One day while at this special place, Andi meets a new friend, Sadie. The girls quickly become good friends, swapping stories and trading rides for fishing bait. Andi and Sadie enjoy their new friendship, even after they find out that their families are disagreeing about a property boundary. When something happens and help is needed quickly, can the families be calm and kind? And can Andi and Sadie’s friendship survive the family struggles?

Andi Under the Big TopAndi Under the Big Top –

The circus is coming to town and Andi is terribly excited. Getting to see exotic animals and bareback riders and acrobats are the things Andi’s dreams are made of. Watching the circus parade is such a joy for Andi, especially seeing the world champion bareback rider!

Then Andi meets Henry. Henry is a little boy who works for the circus. Only, Andi notices he doesn’t seem very happy and Andi begins to wonder, for the first time, if maybe the circus is not as glamorous as it seems from the outside. After an altercation in which Andi’s big brother helps Henry avoid undeserved punishment, Henry is able to take Andi behind the scenes of the circus. This adventure is such a joy for Andi and her big sister Melinda.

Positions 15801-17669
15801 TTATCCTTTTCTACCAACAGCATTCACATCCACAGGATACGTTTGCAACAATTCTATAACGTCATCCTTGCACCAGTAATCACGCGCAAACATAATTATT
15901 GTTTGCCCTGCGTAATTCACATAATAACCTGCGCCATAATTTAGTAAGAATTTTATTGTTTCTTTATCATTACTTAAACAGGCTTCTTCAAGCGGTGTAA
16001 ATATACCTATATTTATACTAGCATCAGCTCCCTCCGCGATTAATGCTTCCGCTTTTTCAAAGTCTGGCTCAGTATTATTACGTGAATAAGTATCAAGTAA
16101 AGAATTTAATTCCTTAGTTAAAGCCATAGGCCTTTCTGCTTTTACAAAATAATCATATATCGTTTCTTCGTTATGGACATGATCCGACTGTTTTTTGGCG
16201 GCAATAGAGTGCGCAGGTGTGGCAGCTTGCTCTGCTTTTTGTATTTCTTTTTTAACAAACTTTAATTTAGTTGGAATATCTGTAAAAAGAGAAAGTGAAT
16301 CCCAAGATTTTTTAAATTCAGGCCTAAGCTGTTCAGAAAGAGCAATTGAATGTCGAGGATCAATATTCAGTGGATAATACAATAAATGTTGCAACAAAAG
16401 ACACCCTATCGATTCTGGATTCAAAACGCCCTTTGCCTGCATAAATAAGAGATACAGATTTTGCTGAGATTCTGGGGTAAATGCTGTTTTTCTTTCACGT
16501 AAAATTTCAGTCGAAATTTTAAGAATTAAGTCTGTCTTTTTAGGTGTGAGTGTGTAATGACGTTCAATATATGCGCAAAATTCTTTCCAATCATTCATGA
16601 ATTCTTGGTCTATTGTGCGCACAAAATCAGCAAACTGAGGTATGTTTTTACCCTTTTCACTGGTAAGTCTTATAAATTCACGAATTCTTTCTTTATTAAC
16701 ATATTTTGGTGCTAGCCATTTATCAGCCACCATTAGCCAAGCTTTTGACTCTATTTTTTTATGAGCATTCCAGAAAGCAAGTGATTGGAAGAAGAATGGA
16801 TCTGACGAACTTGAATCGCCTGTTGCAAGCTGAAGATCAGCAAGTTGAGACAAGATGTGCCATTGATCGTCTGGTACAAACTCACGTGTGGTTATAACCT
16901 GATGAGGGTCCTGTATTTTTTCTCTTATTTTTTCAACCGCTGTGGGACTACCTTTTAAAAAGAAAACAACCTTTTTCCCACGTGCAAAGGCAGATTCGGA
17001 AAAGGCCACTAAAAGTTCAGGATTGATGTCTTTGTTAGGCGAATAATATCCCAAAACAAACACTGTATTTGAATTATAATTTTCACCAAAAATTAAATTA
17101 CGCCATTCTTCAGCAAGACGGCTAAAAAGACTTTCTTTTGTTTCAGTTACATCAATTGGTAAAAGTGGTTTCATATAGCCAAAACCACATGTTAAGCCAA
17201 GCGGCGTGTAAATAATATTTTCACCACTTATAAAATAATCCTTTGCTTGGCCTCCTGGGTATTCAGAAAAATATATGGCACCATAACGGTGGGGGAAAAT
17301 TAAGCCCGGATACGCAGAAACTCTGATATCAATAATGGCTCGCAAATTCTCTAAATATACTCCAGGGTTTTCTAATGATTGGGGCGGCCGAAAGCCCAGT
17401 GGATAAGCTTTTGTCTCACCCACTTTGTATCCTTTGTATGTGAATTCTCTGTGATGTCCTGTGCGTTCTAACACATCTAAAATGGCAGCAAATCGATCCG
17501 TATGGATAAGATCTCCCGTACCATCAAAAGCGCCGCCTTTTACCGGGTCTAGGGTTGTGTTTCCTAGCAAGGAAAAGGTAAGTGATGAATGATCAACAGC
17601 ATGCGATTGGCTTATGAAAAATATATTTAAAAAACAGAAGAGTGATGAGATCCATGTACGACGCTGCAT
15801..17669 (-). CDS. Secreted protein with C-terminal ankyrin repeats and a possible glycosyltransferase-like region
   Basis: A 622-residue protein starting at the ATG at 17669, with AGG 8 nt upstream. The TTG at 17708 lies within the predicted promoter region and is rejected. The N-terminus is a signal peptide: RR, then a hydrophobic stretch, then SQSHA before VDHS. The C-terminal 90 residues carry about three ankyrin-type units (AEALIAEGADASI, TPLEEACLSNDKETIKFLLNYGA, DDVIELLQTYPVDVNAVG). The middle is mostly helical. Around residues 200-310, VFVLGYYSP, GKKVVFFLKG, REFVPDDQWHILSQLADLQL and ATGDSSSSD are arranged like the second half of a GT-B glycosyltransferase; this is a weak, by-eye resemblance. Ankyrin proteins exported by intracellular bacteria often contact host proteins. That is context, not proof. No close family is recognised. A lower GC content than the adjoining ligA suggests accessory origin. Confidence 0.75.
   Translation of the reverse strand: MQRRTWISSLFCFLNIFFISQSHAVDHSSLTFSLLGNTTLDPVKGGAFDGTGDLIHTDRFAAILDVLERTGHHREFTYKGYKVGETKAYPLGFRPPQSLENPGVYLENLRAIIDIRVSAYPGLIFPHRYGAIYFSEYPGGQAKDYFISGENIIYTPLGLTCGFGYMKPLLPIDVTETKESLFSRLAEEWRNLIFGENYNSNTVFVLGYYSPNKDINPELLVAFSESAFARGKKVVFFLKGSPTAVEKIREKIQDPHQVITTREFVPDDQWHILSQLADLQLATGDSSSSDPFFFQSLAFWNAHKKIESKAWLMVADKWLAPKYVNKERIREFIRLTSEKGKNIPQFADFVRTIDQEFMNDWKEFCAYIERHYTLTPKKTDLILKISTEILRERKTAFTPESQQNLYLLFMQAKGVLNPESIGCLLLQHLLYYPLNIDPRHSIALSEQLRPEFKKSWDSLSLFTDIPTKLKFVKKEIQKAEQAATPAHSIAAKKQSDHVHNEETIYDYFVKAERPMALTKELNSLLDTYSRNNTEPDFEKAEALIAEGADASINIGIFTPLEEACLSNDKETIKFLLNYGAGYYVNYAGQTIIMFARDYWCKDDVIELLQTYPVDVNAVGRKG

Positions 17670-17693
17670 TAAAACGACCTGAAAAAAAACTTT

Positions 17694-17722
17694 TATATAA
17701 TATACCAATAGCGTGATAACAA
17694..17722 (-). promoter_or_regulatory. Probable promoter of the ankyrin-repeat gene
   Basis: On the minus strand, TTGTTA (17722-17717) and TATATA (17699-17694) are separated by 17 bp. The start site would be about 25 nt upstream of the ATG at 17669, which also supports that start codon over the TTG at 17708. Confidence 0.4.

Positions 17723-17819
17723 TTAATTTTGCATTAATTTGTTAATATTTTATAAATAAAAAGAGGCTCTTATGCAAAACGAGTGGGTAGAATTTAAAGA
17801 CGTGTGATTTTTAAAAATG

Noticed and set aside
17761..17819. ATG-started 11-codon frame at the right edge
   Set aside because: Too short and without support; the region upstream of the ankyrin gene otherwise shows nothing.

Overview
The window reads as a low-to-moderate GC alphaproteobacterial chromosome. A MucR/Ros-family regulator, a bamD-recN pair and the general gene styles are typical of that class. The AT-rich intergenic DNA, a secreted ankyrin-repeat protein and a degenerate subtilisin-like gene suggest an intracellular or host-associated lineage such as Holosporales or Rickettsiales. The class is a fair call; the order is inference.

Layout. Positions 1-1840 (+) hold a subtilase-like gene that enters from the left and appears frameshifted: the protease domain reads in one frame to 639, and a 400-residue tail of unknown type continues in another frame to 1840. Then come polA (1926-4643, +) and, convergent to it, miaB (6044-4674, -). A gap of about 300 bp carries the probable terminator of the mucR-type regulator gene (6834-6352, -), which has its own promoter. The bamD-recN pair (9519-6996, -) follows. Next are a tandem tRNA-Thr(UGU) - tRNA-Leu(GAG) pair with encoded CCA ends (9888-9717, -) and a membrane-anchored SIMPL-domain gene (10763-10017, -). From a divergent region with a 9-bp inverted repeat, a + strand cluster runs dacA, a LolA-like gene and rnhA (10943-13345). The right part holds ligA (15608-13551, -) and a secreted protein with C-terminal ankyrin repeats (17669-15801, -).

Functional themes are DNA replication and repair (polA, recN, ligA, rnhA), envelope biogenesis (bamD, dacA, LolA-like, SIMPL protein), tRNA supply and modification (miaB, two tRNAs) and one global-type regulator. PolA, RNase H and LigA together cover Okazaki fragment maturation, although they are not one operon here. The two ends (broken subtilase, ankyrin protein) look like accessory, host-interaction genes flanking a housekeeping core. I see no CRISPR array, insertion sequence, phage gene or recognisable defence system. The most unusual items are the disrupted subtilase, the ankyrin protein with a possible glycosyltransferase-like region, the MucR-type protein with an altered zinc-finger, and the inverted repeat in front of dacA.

But, Henry is still on Andi’s mind. She has realized that he ran away from home to join the circus and is now unable to get away; he is trapped. She wants to help him but after she finds out what he has done, can she?

What We Thought –

Miss L, age 10, read these books through the day we received them. She has enjoyed the Circle C Beginnings series and was ready to continue reading about Andi’s adventures. She wrote the following summaries about the books:

Andi Saddles Up is a fun book. It is about Andi, of course, and her family when a river that divides her family’s property and their neighbor’s, the Hollisters, property changes its course during a flood. Meanwhile, Andi makes a new friend with Sadie Hollister and she then wants to hang onto their friendship, even while their families fight. I love the way the book ends and I really liked the part about the hoof picks! Susan K Marlow is so talented! I think that I would recommend this book for ages 7 + up, maybe a year or two younger if it is a read-aloud.